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Varaluz Lighting is a new lighting design line that features recycled materials, sustainable materials and a fashion-forward contemporary look.
Ron Henderson, President of Varaluz Lighting, is deeply involved in the design process from start to finish. We talked with Ron about his inspirations, his background in aerospace engineering, his design philosophy, and starting his own line of lighting.
Q: How did you get started in the lighting industry?
A: It was one of those chance encounters – in this case, I happened to meet Harry Kallick who talked me into joining his amazing Kalco team back in the 90’s.
Q: Was incorporating sustainable materials into your designs a major goal when you started Varaluz Lighting?
A: It definitely was from the get-go. One of the reasons we started Varaluz was to address things we thought our industry was shamefully ignoring.
It’s not like the lighting community wanted another lighting manufacturer – there are already 300 or more out there. But our industry seemed focused on the past – not on the present and certainly not on the future. We have a reality facing us a people, as a nation and as a world that requires us to be more responsible.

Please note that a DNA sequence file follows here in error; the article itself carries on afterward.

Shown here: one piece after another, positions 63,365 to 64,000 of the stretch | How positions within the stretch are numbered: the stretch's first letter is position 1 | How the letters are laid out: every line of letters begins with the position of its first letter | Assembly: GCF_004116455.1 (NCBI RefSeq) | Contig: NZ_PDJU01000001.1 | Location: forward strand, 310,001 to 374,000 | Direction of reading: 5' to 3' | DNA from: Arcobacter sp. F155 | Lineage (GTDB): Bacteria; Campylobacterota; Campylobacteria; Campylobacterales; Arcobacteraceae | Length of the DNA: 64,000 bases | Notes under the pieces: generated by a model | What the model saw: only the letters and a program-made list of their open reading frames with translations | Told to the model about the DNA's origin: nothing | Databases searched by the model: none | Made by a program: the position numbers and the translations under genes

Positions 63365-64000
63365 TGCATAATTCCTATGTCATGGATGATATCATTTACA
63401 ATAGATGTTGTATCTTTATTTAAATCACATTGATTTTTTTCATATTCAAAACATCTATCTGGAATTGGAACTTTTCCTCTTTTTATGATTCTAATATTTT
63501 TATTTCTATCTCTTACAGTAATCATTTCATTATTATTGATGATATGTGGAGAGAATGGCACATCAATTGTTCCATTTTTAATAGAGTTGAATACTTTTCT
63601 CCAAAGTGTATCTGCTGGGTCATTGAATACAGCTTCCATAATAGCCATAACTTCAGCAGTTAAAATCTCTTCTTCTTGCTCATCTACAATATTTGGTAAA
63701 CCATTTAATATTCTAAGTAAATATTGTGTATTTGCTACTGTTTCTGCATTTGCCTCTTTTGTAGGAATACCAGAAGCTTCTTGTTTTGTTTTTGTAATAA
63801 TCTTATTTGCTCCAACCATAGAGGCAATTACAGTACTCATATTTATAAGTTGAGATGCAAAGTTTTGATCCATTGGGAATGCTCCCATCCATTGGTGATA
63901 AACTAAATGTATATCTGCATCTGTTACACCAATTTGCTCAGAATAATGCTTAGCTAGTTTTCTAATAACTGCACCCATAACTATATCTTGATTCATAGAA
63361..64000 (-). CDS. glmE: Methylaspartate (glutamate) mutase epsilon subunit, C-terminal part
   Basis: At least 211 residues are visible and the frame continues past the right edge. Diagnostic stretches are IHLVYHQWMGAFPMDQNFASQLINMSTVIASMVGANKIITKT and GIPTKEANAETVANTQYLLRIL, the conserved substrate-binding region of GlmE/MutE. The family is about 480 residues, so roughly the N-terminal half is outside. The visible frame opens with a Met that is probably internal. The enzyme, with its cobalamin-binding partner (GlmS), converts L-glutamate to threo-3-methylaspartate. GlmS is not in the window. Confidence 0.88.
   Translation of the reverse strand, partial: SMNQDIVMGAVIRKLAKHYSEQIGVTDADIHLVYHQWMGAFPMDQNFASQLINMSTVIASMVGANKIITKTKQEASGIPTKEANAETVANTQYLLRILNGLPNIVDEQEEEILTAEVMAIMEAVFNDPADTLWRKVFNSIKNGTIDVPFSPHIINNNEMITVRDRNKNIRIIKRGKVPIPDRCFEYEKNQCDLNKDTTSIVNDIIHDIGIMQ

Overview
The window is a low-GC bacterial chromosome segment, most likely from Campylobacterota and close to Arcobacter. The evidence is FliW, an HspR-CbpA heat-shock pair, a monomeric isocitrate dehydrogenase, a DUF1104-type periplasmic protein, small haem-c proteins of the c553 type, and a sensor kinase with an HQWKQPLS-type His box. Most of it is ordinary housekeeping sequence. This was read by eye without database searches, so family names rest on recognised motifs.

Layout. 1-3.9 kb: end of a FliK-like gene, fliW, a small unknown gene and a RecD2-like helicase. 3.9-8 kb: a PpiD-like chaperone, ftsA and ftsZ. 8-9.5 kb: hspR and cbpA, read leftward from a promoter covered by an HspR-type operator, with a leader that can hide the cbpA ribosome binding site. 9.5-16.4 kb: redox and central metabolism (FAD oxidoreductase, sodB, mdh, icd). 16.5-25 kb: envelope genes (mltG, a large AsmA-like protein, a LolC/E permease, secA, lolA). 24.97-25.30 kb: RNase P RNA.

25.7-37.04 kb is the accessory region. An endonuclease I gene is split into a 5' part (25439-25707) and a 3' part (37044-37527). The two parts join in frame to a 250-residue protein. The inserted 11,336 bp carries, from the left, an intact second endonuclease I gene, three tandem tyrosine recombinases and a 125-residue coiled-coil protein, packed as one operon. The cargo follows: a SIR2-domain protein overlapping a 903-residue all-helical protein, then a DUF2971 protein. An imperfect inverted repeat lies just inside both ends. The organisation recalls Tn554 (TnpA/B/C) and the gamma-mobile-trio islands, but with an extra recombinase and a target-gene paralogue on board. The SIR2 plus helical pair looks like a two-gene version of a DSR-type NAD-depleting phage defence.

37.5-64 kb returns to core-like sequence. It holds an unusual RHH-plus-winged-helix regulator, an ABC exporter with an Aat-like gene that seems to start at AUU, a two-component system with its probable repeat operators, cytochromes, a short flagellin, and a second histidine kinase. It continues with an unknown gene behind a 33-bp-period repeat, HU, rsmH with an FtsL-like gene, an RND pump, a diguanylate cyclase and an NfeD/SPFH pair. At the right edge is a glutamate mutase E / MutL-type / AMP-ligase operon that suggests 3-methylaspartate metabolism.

Energy efficiency certainly has its important place. But I think a larger impact (the lighting portion of your electric use is on average less than 5% of your total electric consumption) can come from designing with responsible materials and designing out waste in the manufacturing and distribution process.
We try to make beautiful fixtures you can feel good about using and proudly displaying in your home. I am often teased about how excited and enthusiastic I get when presenting our fixtures to someone not familiar with us and I rattle off how much reclaimed or recycled content we have been able to work into the fixture.
The teasing centers on what some perceive to be trash content. As the proverbial saying goes, “one person’s trash is another’s treasure”. We just take it to hopefully beautiful extremes.
Q: Do you find that potential customers are more enthusiastic and open about your line when they hear that some of the components are recycled?
A: More people seem to get our gospel now than they did a year or two ago.